In the first of our weekly reviews of David Lynch’s highly-anticipated return to Twin Peaks, Milo Garner gives a taste of The Return’s first two hours.
“I’ll see you again in 25 years” – so spoke Laura Palmer (Sheryl Lee) in the last episode of Twin Peaks, which aired in 1991. In what is more a surreal twist of fate than a long planned artistic venture, it seems Laura was speaking quite literally. A quarter-decade later, David Lynch – ten years retired from his directional career – returned to the helm to film 18 more ‘parts’ of Twin Peaks, titled The Return, with the first two airing as a feature length double-bill.
In its opening moments Lynch, who is directing all 18 parts as opposed to merely showrunning, presents us with an image of familiarity. We return to the Red Room, with Laura prophesizing her meeting with Special Agent Cooper (Kyle MacLachlan) 25 years hence in a clip from the show’s 1991 finale, before jumping forward to the present, with Coop still trapped exactly where he was. Aesthetically there is little contrast – the reverse cinematography is just as creepy as ever, and the sound design remains fantastic (which is incidentally credited to Lynch himself). From here we are greeted with various cryptic messages from denizens of the Red Room, old faces from the original run. A conspicuous absence is The Man from Another Place (played in the first two seasons by Michael J. Anderson, and ‘evolved’ in The Return), whose unnerving dancing was little less than iconic – but besides him and a select few others, nearly all of the cast of the original Twin Peaks appear for a moment or two across these two episodes. However despite this sense of continuity, especially engendered by Angelo Badalamenti’s unforgettable main theme, this new series has some significant stylistic differences to its ancestor.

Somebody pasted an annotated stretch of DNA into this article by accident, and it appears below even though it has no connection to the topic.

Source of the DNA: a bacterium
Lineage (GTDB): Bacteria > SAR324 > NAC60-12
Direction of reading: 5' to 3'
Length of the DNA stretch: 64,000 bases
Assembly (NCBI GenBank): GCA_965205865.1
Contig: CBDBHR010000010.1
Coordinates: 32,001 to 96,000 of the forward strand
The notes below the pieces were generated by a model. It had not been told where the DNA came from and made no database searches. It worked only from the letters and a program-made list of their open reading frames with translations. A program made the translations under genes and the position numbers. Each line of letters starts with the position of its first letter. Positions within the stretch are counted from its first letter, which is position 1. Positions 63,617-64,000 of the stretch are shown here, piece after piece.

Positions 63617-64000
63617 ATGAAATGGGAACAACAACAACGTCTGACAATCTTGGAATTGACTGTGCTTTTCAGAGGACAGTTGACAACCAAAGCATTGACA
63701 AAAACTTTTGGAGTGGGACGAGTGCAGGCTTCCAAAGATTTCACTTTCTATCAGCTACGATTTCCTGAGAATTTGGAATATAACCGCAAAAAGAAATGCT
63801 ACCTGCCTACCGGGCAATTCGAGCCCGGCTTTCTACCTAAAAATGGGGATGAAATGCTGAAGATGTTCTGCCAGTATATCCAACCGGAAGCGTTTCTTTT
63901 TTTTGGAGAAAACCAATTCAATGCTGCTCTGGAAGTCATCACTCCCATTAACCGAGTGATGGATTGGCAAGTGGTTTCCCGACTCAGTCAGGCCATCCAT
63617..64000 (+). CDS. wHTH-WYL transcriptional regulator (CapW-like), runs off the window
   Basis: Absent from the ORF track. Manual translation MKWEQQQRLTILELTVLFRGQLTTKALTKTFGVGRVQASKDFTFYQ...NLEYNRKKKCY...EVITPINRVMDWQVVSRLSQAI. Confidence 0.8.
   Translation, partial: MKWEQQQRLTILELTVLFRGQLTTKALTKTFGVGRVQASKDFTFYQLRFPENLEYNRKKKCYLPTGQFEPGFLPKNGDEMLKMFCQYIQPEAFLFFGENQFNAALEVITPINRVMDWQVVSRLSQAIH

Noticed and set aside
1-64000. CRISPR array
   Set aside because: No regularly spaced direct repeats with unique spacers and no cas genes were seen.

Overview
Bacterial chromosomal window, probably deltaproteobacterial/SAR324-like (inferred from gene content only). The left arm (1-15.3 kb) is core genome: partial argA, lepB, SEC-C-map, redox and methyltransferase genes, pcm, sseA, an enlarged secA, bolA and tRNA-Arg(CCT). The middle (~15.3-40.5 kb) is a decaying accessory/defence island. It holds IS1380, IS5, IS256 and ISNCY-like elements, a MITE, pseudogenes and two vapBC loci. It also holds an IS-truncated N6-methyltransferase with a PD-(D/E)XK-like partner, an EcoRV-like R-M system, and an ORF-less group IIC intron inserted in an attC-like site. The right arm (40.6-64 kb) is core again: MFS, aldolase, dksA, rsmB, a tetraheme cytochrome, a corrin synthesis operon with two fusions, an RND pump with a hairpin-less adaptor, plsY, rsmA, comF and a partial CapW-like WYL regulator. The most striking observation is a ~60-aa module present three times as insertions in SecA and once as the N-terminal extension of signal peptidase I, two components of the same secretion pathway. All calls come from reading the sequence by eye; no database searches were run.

The original Twin Peaks was a murder mystery cloaked in an ever encroaching sense of strangeness, which occasionally overtook the show in the episodes Lynch directed; but in those he didn’t, it could almost be a sort of bizarre small-town soap opera. This new season, however, follows more in the tradition of Lynch’s filmography and the select episodes he directed of the original – the long silences, the seemingly disconnected story threads, that feeling of ‘not-quite-right’; these episodes feel more akin to Lost Highway than to most of Twin Peaks. But this is no problem – in fact, it was what I hoped for most – Showtime have seemingly decided to give Lynch the reins, and taking into account his (irrational and disappointing) reassertion that cinema is over for him, it should be celebrated that we can still see his vision somewhere. As such, the domestic to-ing and fro-ing that defined much of Twin Peaks’ slower sections have been lost, instead replaced by 120 minutes of feverish surrealism.
Across the two episodes several plot strands are established, but in true Lynchian fashion none of them make too much sense as of yet – there is a sort of murder mystery in Buckhorn; Coop’s mission against Bob in the Red Room; a man watching a glass box in New York; something or other happening in Las Vegas; and a host of small strands in Twin Peaks itself. But despite there being little solid to clamp onto in terms of plot, Lynch’s filmmaking is ever engrossing. Visually, the episodes are a wonder, with the Red Room especially offering some new visual tricks that are sure to disturb and amaze in equal measure. They also sound great – Lynch knows when something should be loud, but perhaps more exceptionally, when something should be quiet. Given that Lynch is behind the wheel for every episode this time around, some of these mysteries might never fully unravel – but as made clear in Mulholland Drive, sometimes the journey is far more valuable than any solid conclusion.
Twin Peaks: The Return airs weekly on Mondays at 2am on Sky Atlantic, and then repeated Tuesdays at 9pm. We will be reviewing the series every week – continuing with Parts 3 & 4, available to stream on Sky On Demand and NOW TV.